SageWorks conducted an interesting survey on corporate hiring plans of private businesses in March and again recently.
Let’s start with a look at results from the June 25 to July 16 survey, collecting responses from 300 accountants.
Sageworks surveyed 300 accounting professionals who work closely with [privately held] firms and found that 66 percent expect the new health care changes will make it less likely that businesses will add new employees in the next year. Sixteen percent said it would have “no impact,” and 14 percent of respondents said they were “unsure” about the ultimate impact. Only 2 percent said the Act makes it “more likely” that businesses will add new employees.
Impact of Obamacare on Hiring Plans
“Private companies are performing well, but they’re simply not hiring with the same volume and consistency that we’d expect from them at this point in the economic recovery,” noted Sageworks Chairman Brian Hamilton. He continued, “The recent delay in the implementation of the Affordable Care Act, and the uncertainty that accompanies such a delay, won’t help the employment situation. Private businesses are trying to map out their hiring and investment plans for the next twelve months, and a last minute delay like this will increase the likelihood that companies remain on the fence about hiring.”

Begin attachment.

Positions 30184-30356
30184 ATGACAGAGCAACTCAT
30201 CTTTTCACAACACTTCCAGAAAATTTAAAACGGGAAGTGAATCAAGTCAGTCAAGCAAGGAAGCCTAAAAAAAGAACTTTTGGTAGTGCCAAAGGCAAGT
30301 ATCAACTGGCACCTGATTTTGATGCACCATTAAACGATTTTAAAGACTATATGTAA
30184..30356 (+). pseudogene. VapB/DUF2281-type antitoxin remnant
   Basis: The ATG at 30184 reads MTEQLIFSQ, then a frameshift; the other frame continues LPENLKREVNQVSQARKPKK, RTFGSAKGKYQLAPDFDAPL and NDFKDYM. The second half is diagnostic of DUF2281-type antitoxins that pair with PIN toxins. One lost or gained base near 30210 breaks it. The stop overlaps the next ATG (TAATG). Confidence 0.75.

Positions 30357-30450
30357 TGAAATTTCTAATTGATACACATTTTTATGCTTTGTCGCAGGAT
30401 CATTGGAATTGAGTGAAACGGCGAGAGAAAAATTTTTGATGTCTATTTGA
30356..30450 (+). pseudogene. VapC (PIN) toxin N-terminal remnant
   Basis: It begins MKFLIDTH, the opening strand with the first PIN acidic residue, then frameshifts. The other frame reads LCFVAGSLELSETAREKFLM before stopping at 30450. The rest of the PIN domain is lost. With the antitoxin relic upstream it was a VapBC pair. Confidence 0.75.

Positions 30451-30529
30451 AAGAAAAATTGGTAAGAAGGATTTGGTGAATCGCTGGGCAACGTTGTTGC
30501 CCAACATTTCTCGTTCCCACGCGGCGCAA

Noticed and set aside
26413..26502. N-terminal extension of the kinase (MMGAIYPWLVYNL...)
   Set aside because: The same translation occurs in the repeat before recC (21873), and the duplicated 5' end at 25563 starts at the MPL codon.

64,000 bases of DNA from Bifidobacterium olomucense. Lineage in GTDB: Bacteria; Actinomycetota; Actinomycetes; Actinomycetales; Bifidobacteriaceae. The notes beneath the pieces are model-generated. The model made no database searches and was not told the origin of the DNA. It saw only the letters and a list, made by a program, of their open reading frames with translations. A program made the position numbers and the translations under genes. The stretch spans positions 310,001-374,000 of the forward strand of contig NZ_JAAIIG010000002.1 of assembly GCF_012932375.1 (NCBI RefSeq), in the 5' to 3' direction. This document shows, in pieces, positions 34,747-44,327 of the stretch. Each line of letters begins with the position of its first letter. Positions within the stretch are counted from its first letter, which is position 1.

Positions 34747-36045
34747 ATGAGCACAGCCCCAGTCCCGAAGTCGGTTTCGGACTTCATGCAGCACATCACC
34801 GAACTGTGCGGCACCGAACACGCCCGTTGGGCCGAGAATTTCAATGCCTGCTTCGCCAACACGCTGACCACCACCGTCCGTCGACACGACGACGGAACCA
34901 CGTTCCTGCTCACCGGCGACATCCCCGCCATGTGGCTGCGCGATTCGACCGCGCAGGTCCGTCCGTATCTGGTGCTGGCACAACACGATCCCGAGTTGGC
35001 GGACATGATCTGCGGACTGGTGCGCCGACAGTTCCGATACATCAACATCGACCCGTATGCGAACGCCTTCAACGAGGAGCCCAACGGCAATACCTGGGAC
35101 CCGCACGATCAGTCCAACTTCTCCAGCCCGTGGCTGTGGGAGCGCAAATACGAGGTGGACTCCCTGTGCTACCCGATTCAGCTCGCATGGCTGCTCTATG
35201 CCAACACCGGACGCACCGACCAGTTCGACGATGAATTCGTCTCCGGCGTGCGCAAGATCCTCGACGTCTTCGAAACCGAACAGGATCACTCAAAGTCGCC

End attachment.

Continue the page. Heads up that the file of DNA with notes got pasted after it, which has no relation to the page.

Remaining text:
Businesses More Pessimistic than in March
Let’s Compare the Current Survey to March
March vs. July
- In March, 20.29% of privately held companies expected to increase employees.
- By July, only 13% expected to increase employees
- In March, only 6.52% of privately held companies expected to reduce employees.
- By July, 12% privately held companies expected to reduce employees.
These survey results are not unexpected (by Mish readers), but the results likely are unexpected by economists and mainstream media writers.
Mike “Mish” Shedlock